Verizon today announced Q1 earnings. The results are of particular interest to those trying to weigh the prospects of Apple (who announces earnings next week) – many suspect demand for the iPhone and iPad is weakening.
Wireless revenue came in at $19.5 billion, up 6.8% year-over-year.
Of the 7.2 million smartphone activations in the three month period, approximately 55% were an iPhone 5. That’s somewhere in the neighborhood of 4 million units.
Quarter-over-quarter iPhone activations are down 33% (from 6.2 million to 4 million activations), but it’s important to note that the previous reporting period included the launch of the new iPhone 5 and the holiday shopping season. By comparison Verizon’s iPhone sales fell only 24% during the same Q/Q period – indicating, as CNN suggests, that either “iPhone customers are growing savvier, or they’re starting to tire of Apple’s smartphone.”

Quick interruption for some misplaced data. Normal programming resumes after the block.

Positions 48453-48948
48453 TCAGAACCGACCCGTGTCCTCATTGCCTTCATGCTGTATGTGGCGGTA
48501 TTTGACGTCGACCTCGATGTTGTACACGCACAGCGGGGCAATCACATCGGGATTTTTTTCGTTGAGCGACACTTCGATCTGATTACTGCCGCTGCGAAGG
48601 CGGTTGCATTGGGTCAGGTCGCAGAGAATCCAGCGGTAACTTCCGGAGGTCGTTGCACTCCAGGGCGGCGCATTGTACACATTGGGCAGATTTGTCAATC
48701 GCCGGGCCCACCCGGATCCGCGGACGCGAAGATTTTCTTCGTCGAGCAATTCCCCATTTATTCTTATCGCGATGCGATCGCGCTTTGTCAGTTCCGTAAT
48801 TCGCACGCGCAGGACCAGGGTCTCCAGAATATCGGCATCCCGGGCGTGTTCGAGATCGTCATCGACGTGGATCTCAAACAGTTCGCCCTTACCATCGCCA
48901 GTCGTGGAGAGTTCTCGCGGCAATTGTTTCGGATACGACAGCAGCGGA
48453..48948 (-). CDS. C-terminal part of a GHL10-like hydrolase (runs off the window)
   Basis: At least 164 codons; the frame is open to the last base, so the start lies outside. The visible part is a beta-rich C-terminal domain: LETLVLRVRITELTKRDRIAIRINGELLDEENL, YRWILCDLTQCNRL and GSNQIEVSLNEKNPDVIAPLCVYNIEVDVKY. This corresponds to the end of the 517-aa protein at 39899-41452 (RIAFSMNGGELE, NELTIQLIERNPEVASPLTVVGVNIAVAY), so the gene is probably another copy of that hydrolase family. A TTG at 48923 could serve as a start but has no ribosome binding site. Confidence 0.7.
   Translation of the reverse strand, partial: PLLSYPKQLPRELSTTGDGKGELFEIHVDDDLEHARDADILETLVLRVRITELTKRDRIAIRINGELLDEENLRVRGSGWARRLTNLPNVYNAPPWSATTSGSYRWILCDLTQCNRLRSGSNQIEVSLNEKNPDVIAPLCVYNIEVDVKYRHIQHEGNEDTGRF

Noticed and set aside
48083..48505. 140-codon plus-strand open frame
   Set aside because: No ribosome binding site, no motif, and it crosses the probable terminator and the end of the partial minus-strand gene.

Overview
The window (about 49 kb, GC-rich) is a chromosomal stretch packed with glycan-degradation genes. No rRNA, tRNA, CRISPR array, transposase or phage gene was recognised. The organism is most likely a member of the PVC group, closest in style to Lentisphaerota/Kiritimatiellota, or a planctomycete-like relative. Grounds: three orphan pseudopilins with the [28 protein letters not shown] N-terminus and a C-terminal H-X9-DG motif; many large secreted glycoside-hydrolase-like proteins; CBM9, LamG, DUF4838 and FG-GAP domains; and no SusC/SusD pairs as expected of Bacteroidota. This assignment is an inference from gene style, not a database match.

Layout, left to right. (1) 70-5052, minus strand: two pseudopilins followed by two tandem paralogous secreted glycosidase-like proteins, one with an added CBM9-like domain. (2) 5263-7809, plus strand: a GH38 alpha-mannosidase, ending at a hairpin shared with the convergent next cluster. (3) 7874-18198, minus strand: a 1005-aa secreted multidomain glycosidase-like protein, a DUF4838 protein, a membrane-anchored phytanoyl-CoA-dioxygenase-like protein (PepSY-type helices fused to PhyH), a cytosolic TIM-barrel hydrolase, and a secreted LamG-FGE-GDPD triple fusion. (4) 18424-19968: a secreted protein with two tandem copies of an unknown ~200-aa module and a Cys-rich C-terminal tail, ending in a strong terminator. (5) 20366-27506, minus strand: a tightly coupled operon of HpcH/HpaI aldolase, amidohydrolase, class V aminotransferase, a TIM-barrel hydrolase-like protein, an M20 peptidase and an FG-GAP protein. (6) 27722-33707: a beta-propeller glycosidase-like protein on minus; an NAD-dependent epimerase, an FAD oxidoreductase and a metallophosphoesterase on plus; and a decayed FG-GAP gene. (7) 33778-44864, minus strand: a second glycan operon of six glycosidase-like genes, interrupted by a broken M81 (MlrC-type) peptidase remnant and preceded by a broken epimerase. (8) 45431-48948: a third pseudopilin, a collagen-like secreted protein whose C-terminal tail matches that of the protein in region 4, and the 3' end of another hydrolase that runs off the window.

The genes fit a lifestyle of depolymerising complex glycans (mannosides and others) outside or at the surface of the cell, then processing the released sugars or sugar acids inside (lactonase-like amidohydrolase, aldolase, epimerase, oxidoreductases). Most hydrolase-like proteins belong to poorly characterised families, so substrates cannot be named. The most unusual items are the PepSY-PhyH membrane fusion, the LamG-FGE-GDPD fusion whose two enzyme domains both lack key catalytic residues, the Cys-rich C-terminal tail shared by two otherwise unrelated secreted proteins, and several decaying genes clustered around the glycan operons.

Also of interest related to Verizon’s quarter is the increasing pressure from consumers for the company to abolish its practice of two-year contract commits. Earlier this year T-Mobile (who began selling the iPhone this month for the first time) introduced contract-free options. Google, meanwhile, sells unlocked handsets direct to consumers, enabling them to choose carrier and pricing model. Contracts help carriers subsidize smartphones that would otherwise cost upwards of $600. By comparison a new Android phone or iPhone can be typically had for only $199 as long as the customer commits to two years of service.